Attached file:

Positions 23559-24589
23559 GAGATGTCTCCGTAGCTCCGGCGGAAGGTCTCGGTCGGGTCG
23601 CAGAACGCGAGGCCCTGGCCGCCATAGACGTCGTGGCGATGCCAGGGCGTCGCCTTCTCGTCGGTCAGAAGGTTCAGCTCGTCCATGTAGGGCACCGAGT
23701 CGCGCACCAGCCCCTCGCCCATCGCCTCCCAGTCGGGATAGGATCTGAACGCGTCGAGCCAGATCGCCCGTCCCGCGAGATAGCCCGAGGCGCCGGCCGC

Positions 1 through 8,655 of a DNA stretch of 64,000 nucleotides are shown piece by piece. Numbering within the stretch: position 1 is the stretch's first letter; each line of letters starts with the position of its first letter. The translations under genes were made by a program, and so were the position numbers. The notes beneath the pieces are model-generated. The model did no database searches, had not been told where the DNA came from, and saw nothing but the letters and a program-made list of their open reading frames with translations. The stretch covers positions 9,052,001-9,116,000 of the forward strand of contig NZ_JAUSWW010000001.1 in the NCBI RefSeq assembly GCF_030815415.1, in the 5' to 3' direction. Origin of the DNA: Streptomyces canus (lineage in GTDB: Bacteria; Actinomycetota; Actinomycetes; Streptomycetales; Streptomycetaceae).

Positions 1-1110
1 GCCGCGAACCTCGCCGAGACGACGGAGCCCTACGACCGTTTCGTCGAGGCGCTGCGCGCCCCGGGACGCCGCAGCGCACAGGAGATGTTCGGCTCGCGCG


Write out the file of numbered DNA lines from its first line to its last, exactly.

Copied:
Positions 23559-24589
23559 GAGATGTCTCCGTAGCTCCGGCGGAAGGTCTCGGTCGGGTCG
23601 CAGAACGCGAGGCCCTGGCCGCCATAGACGTCGTGGCGATGCCAGGGCGTCGCCTTCTCGTCGGTCAGAAGGTTCAGCTCGTCCATGTAGGGCACCGAGT
23701 CGCGCACCAGCCCCTCGCCCATCGCCTCCCAGTCGGGATAGGATCTGAACGCGTCGAGCCAGATCGCCCGTCCCGCGAGATAGCCCGAGGCGCCGGCCGC

Positions 1 through 8,655 of a DNA stretch of 64,000 nucleotides are shown piece by piece. Numbering within the stretch: position 1 is the stretch's first letter; each line of letters starts with the position of its first letter. The translations under genes were made by a program, and so were the position numbers. The notes beneath the pieces are model-generated. The model did no database searches, had not been told where the DNA came from, and saw nothing but the letters and a program-made list of their open reading frames with translations. The stretch covers positions 9,052,001-9,116,000 of the forward strand of contig NZ_JAUSWW010000001.1 in the NCBI RefSeq assembly GCF_030815415.1, in the 5' to 3' direction. Origin of the DNA: Streptomyces canus (lineage in GTDB: Bacteria; Actinomycetota; Actinomycetes; Streptomycetales; Streptomycetaceae).

Positions 1-1110
1 GCCGCGAACCTCGCCGAGACGACGGAGCCCTACGACCGTTTCGTCGAGGCGCTGCGCGCCCCGGGACGCCGCAGCGCACAGGAGATGTTCGGCTCGCGCG